"Chinatown," the series' last 2-part storyline, concludes with Harris and Dietrich stuck together in a sleazy hotel room with their uncooperative witness Victor Ling (Chao-Li Chi). Dietrich doesn't appreciate being awakened early, while Harris objects to his partner's frequently playing the clarinet! More than a week passes with no positive results, the desperate Harris threatening to quit before it's over. Meanwhile, Miss Caroline Fitzjames (Joanna Barnes) files another complaint at the 12th Precinct, this time charging harassment from Lt. Ben Scanlon (George Murdock, eleventh of twelve), forever pestering her with unsolicited phone calls or personal visits. Barney and Wojo cannot hide their amusement at this unexpected and certainly unusual turn of events (Caroline: "he does belong to you doesn't he?" Wojo: "he does now!" Caroline: "you know I really don't enjoy doing this!" Wojo: "maybe you're not trying hard enough!"). Scanlon offers the widow a sincere apology, especially for the flowers she'll expect to find at home (Scanlon: "just throw them in the garbage, forget about them!" Caroline: "I will!"). Phil Diskin's role as Gillis is nowhere in evidence, though he still receives on screen billing. George Murdock's final appearance as Scanlon comes in the very last episode, "Landmark."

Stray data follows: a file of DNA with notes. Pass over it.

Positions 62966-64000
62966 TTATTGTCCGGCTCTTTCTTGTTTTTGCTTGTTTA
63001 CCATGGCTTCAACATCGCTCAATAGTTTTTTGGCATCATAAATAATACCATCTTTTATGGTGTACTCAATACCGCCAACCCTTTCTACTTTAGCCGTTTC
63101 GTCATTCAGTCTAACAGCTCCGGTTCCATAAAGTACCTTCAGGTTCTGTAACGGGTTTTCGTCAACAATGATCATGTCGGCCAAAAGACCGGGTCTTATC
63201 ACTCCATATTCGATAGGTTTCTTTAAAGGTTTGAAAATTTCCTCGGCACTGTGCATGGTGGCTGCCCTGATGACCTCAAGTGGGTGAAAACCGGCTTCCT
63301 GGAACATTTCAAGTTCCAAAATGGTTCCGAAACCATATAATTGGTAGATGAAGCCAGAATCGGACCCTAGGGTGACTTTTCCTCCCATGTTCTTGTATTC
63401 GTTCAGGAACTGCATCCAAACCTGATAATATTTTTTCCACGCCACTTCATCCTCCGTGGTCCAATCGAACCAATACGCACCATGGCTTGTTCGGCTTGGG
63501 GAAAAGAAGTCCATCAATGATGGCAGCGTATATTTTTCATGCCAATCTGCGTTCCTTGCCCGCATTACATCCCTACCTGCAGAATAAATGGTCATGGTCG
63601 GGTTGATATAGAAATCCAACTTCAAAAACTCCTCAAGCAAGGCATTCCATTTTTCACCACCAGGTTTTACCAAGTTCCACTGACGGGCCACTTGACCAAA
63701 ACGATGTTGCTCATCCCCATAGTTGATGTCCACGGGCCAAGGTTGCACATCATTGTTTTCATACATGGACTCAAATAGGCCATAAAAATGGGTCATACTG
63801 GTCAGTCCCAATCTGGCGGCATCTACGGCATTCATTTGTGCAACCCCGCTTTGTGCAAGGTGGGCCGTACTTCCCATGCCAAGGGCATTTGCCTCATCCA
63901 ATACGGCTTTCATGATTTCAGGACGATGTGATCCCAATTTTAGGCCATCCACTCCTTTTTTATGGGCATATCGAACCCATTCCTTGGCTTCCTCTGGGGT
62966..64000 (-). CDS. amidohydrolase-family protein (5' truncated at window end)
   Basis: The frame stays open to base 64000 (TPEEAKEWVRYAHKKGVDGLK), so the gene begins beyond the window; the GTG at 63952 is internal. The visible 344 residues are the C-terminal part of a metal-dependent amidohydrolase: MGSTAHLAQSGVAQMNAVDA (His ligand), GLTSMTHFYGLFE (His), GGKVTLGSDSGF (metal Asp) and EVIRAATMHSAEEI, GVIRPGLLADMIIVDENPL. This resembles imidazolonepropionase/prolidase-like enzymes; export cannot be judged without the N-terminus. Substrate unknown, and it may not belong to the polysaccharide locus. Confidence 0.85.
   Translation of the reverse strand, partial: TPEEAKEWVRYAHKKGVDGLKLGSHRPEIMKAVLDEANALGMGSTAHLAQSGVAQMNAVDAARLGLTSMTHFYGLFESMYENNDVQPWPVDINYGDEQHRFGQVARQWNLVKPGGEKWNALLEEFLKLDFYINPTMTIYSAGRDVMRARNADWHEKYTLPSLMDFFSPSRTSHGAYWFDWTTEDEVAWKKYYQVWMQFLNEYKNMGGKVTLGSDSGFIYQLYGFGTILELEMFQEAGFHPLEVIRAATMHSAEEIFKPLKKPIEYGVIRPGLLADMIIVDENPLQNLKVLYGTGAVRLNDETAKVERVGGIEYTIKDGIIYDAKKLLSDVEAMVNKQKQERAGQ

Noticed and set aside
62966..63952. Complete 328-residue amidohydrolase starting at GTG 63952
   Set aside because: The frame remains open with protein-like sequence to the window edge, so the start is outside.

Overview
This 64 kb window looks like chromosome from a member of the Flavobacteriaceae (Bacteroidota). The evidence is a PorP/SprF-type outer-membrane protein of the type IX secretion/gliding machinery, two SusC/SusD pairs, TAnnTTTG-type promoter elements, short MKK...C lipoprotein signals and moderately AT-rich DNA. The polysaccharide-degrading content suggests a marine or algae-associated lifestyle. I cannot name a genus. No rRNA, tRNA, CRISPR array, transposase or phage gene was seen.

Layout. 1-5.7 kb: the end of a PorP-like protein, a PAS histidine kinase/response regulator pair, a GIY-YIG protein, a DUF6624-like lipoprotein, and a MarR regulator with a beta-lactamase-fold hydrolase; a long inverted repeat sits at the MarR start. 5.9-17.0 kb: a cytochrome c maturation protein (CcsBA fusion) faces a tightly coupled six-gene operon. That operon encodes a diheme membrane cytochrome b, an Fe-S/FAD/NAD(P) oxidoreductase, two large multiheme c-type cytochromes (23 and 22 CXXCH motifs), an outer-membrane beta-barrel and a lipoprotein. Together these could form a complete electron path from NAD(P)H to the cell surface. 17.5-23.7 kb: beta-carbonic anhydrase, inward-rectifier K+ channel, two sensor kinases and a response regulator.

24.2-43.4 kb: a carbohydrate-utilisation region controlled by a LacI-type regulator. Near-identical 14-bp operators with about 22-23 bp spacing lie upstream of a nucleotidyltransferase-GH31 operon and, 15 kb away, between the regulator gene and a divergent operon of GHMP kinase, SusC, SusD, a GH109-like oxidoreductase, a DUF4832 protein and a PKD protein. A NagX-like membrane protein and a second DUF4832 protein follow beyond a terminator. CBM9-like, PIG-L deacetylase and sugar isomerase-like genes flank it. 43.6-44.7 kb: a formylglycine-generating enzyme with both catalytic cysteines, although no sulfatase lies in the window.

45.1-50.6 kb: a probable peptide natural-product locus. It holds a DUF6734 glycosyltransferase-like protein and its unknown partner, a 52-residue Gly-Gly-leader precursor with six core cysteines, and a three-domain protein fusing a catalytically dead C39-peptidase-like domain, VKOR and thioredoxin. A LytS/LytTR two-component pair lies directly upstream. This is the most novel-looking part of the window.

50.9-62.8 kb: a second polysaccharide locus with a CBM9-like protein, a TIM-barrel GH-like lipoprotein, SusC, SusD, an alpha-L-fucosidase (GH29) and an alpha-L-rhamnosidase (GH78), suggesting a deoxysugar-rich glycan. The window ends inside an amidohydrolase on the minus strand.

"Chinatown" served as the series' final 2-part storyline, about the restaurant The Jade Palace, where a murder was perpetrated by a gang of youths known as The White Dragons, dealing heavily in drugs and protection. All Captain Miller has is a single witness, waiter Victor Ling (Chao-Li Chi), who claims to have seen nothing, obviously frightened for his life. Barney receives orders from the District Attorney to keep vigil with Ling, now designated a material witness, for a period of 30 days, until he agrees to cooperate. This means that Harris and Dietrich will be bunking together like they used to in bygone days, to Levitt's unrestrained delight. Leonard Stone (last of five) plays Sidney M. Botnik, who creates a disturbance at his own Wild West Waffle Hut because its doors were just padlocked due to nonpayment of Internal Revenue taxes. Fred Sadoff (last of six) plays the unrepentant IRS agent, determined to make an example of the downtrodden Botnik, without regard to notifications, warrants or court orders ("we're the IRS, we can do that!"). Miss Caroline Fitzjames (Joanna Barnes), a twice widowed lady of means, reports that a valuable $40,000 diamond brooch was stolen from around her neck. George Murdock (tenth of twelve) returns for the ninth time as Lt. Ben Scanlon from Internal Affairs, three months too late to hassle Wojo about his phony paternity suit (covered in the 8th season opener "Paternity"). On his way out, he uncharacteristically becomes entranced by the attractive Miss Fitzjames, to the point where both are distracted (Scanlon: "nice girl!").